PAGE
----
The subjects of this study are caregivers of children with a known diagnosis of ASD according to DSM-V. All of the children with ASD were established patients of the pediatric neurology practice and recruited during their clinic visits between June 1 through July 31, 2019. The study was offered to caregivers of ASD during this time period, and 16 sets of caregivers agreed with the interview. The caregivers were interviewed by a trained research assistant (BW or MY), supervised by the principal investigator (XM). Demographic data including age, gender, ethnicity, health insurance, level of functioning, ASD diagnosis, and comorbidities were collected from electronic health records. Primary caregivers are the person(s) who care for the child on a day-to-day basis, including mother, grandmother, father, grandfather, or other family members. Four of the sixteen families had two caregivers present at the time of interview and both were interviewed; there was little disagreement in answers among two caregivers in all four sets of caregivers. The examples of the questions are as follows:

In terms of caring for your child with ASD, “Which of the following do you have problems with: being frustrated, anxious, sad, helpless, or hopeless?” “Do you feel isolated from others, have trouble getting support from others, hard to find time for social activities, or do not have enough energy for social activities?” “Do you feel that others do not understand your family’s situation?” “Is it hard for you to talk about your child’s health with others?” “Do you worry about how others will react to your child’s condition?” “Do you have difficulty making decisions together as a family?” “Is there stress or tension between family members?” “Do you spend out of pocket expenses for medical treatment for your child?” “What would you have done differently in hindsight?” “How has autism impact you as a person?” The answers were collated and input into a spreadsheet anonymously, the data were synthesized and shown in (Table 1). This study was approved by the Institutional Review Board of our university.

Results and Discussion

WWe interviewed caregivers of children with ASD aged 2 to 20 years, of whom 13 were boys, and 3 were girls. Gender skew is reflective of this male dominant disorder. One child the father was the only one being interviewed, four families had both caregivers present and were interviewed; the rest of the families were either the single mother or only the mother was available for interview. More than two-thirds of the families qualified for Medicaid, and there was a mix of different ethnicities, representatives of the local community. A majority of the families cared for a low functioning ASD child as shown on (Table 1).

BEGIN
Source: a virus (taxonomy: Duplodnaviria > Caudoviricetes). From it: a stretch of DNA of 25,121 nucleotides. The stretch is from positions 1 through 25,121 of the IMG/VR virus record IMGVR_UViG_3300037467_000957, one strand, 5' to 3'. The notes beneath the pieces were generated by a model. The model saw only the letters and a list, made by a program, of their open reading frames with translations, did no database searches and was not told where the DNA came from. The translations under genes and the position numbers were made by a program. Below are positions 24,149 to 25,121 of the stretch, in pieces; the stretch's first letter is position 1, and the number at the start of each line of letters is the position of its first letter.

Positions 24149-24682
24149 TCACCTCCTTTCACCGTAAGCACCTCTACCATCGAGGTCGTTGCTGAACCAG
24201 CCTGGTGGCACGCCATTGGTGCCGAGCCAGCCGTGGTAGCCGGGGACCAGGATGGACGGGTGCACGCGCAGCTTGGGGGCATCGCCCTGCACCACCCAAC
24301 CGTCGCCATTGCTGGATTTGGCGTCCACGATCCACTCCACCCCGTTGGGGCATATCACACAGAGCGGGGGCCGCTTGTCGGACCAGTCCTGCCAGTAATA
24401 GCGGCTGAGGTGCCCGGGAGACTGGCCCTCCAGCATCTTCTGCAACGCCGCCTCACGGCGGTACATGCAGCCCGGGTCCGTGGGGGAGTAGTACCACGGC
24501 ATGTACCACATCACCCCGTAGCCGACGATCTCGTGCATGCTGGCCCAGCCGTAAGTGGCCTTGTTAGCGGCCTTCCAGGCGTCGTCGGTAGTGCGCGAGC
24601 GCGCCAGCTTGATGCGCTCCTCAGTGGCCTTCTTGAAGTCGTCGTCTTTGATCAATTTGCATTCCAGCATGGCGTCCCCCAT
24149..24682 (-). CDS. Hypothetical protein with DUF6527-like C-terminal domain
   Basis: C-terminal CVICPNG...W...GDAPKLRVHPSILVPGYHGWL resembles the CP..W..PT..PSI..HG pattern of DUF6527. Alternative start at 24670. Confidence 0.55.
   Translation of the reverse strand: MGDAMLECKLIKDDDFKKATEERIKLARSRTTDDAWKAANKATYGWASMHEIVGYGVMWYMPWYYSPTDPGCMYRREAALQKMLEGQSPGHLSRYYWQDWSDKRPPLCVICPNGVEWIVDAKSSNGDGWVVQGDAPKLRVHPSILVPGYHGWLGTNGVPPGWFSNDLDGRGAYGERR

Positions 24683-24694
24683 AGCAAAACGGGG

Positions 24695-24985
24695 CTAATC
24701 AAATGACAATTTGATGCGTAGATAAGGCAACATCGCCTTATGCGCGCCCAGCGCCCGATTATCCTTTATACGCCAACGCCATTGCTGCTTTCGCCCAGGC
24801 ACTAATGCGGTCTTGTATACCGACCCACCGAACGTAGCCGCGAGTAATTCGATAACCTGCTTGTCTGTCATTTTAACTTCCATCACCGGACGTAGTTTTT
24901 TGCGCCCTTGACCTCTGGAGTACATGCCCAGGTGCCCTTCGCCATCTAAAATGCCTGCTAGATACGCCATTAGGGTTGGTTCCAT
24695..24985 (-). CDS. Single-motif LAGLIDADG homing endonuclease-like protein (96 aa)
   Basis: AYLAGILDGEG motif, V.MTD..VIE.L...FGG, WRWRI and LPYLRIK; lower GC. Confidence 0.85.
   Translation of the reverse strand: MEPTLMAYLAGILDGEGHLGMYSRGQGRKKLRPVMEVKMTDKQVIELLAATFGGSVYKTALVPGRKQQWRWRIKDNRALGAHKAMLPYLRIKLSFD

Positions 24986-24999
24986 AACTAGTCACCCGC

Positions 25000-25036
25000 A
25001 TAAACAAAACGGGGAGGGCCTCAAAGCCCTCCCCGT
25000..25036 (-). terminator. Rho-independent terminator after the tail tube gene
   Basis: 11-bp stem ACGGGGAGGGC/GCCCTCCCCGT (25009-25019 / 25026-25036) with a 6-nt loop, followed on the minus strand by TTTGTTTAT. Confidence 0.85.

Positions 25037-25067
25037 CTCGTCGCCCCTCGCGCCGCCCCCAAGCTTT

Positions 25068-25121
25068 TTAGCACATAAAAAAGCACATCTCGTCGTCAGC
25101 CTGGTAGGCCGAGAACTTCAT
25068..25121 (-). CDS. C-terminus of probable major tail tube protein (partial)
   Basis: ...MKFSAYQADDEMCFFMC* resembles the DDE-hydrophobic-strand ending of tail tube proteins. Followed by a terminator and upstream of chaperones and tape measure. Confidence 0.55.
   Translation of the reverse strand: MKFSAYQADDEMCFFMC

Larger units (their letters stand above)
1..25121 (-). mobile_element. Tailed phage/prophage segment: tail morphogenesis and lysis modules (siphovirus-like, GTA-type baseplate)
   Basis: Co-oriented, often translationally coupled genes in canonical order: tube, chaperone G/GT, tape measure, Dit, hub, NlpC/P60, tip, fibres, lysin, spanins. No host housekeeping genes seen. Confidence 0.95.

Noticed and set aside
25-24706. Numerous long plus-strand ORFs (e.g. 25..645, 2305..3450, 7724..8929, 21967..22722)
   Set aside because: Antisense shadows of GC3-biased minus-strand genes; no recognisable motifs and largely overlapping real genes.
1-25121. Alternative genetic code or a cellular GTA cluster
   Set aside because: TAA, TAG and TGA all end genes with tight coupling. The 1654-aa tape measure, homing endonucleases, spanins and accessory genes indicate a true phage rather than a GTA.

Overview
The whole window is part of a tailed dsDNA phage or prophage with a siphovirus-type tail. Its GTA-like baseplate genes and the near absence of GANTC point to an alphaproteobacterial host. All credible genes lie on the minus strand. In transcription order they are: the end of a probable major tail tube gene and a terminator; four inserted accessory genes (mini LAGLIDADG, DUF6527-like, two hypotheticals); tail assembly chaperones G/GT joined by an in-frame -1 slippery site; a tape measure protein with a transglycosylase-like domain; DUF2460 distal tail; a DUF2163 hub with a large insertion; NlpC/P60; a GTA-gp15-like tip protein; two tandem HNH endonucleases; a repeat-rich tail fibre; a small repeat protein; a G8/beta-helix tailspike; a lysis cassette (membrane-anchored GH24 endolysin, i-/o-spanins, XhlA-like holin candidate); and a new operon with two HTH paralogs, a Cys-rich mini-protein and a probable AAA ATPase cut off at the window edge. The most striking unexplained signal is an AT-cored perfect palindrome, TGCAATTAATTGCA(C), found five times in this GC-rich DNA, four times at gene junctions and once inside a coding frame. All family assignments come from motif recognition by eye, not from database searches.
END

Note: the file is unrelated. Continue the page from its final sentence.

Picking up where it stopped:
The following observations were made.

1. Emotional burnouts were more likely reported in families with low functioning ASD and comorbidities.

2. Social isolation tended to coexist with families that reported significant emotional burnouts.

3. Families with more than one caregiver experienced less emotional burnout and social isolation.

4. Families who had higher Socioeconomic Status (SES) tended to spend more money on medical treatments that were not inclusive in health insurance policy.

5. There was no pattern regarding the age of the child on emotional burnout, social isolation, or familial discourse.

6. Families with an aggressive and irritable child tended to experience more social isolation and emotional burnout.

7. Comorbid medical and/or behavioral disorders were common in these 16 individuals with ASD.

Most families reported burdens, and about half of them reported familial discourse associated with caring for their child. Nine of the 16 families reported being ridiculed, misjudged for child abuse, or inappropriately submissive by the general public, thus limiting their child from attending to social events or places such as churches, supermarkets, restaurants, or public transportation, suggesting the inclusiveness of families with ASD in the general public remains to be improved.

The following example excerpts were abstracted for specific illustrations.

“My son had a meltdown at the restaurant, and a fellow customer was angry and told me that ‘he needs a good butt whipping’”; “A passerby called 911 to report child abuse when I tried to restrain my son from darting into traffics”; “I switched jobs around because of my frequent absences due to caring for him.” There were also positive messages offered by many of the families. “Our love grew stronger over time because of our love and care for him together”; “I am a better person, more understanding and patient with people in general”; “Autism has made us appreciate life more”; “My son inspires me to move on and forward”; “I think of the needs of others more than mine, since God gave me a child with autism.”

Some families have messages for families caring for a child with autism. “Acknowledge your child’s diagnosis and start treatment without delay”; “Setbacks are not the reason to give up”.